Gender & Sexuality dictionary


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What does aromantic mean?

An aromantic person is someone who experiences little or no romantic attraction to other people. Being aromantic is not the same as being asexual.

Related words

abrosexual, allosexual, androsexual, autosexual, ceterosexual, demisexual, gynesexual, autoromantic

Where does aromantic come from?

The word aromantic comes from the prefix a-, meaning “not,” and romantic, which in this context means “relating to romance.” The word aromantic is not to be confused with aromatic, which means “having an aroma; fragrant or sweet-scented; odoriferous.”

While there have been previous instances of the word, aromantic, in its sense of “experiencing no or little romantic attraction,” spreads in the 2000s. Romantic orientation (also known as affectional orientation) and sexual orientation are often conflated, as is asexuality and aromanticism.

Noun forms of aromantic are aromanticism or aromanticity (the state of not experiencing romantic attraction).

Learn more about the important differences in our article, “What Does It Mean To Be Asexual?”

Examples of aromantic

I only found the term aromantic a few years ago but if I had known it existed before I would have been identifying as aro since I was a child.
bluefj, RedditApril 12, 2017
Constant relationship drama, as people do not understand what am I looking for and not willing to listen. As an aromantic woman I have to dodge courting rituals and and [sic] all sorts of efforts to get me to date someone.
Cassiopeia, [user comments], June 24, 2016
There is certainly nothing wrong with the media and literature trying to portray the beauty of romantic love and sexual attraction, but there is when it comes at the price or aromantic and asexual people.
Stephanie Farnsworth, The Queerness, April 23, 2016

Who uses aromantic?

People often get asexuality and aromanticism mixed up. While they’re similar in their lack of attraction, the domains in which lack of attraction exists are different. The distinction lies in the difference between sexual orientation and romantic orientation. A person’s romantic orientation describes a pattern (or lack thereof) of romantic attraction (like having feelings for a specific someone). A person’s sexual orientation describes a pattern (or lack thereof) of sexual attraction.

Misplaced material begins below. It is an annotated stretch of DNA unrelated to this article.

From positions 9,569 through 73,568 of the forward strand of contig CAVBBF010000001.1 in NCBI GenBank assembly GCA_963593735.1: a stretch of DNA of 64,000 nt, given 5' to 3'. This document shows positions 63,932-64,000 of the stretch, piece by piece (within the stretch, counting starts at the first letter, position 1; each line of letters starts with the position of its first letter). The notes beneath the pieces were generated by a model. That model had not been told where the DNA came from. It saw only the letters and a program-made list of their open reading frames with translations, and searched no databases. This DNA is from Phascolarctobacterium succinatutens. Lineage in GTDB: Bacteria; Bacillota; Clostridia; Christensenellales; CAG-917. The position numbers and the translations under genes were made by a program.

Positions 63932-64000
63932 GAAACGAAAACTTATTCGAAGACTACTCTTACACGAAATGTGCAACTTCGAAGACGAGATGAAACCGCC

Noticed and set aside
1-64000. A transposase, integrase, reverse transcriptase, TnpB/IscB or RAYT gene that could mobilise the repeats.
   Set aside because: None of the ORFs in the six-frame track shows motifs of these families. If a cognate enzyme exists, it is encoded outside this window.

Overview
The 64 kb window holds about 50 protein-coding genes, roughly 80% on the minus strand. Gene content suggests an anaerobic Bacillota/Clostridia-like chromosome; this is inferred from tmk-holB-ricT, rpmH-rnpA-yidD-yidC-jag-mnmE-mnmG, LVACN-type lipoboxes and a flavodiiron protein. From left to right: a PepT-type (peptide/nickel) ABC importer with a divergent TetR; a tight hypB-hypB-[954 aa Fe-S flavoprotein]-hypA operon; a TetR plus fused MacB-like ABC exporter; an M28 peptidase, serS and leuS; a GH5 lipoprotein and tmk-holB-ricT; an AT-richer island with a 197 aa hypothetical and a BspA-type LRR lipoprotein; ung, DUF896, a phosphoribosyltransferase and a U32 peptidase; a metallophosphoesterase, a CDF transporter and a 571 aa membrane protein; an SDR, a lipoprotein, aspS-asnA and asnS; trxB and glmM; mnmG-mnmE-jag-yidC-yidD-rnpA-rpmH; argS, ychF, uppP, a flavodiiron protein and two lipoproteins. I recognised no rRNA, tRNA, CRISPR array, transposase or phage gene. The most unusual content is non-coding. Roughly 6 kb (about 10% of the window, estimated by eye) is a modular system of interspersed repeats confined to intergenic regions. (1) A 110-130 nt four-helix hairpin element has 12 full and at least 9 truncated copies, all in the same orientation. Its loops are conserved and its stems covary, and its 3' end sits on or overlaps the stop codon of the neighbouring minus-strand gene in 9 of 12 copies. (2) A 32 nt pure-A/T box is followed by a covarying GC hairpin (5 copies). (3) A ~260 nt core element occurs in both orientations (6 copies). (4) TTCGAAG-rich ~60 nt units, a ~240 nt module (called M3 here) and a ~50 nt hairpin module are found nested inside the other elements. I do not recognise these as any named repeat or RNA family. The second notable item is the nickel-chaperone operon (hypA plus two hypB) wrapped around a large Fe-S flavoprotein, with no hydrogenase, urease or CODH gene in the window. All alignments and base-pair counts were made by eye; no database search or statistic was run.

While sexual orientation usually also includes patterns of romantic attraction, noting the distinction between one’s sexual and romantic orientations can be quite useful in asexual, aromantic, and LGBTQ circles. For example, someone who identifies as gay may generally feel romantic, emotional, and sexual attraction toward someone of the same gender. A person’s identity can be explained in terms of both their sexual and romantic orientations when it’s helpful. Some examples of where this might be useful are discussions of identities like aromantic pansexual, heteroromantic asexual, aromantic asexual, or even biromantic heterosexual.

With this model, it makes sense that a person who’s aromantic isn’t necessarily asexual. If a person who identifies as asexual can seek out romantic relationships with no sexual component on account of their romantic orientation, it’s not too much of a leap for an aromantic person to be interested in seeking out sexual relationships without a romance component because of their orientation.

Aromanticism is different from just not wanting a relationship. While people of other romantic orientations are capable of romantic attraction toward specific people, aromantic people are not. Being aromantic doesn’t preclude the possibility of having a significant relationship if a particular aromantic person wants one. The relationships that aromantic people are involved in may often instead be rooted in more platonic feelings.

A squish is the aromantic equivalent of a crush. It’s a strong desire for a close friendship or non-romantic relationship with someone. Essentially, it’s a “friend-crush” and it sometimes manifests with the urgency of a romantic one.

Aromantic is sometimes shortened to aro. This often occurs in conjunction with the shortened version of asexual (spelled ace) to form aroace or aro/ace.

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This is not meant to be a formal definition of aromantic like most terms we define on, but is rather an informal word summary that hopefully touches upon the key aspects of the meaning and usage of aromantic that will help our users expand their word mastery.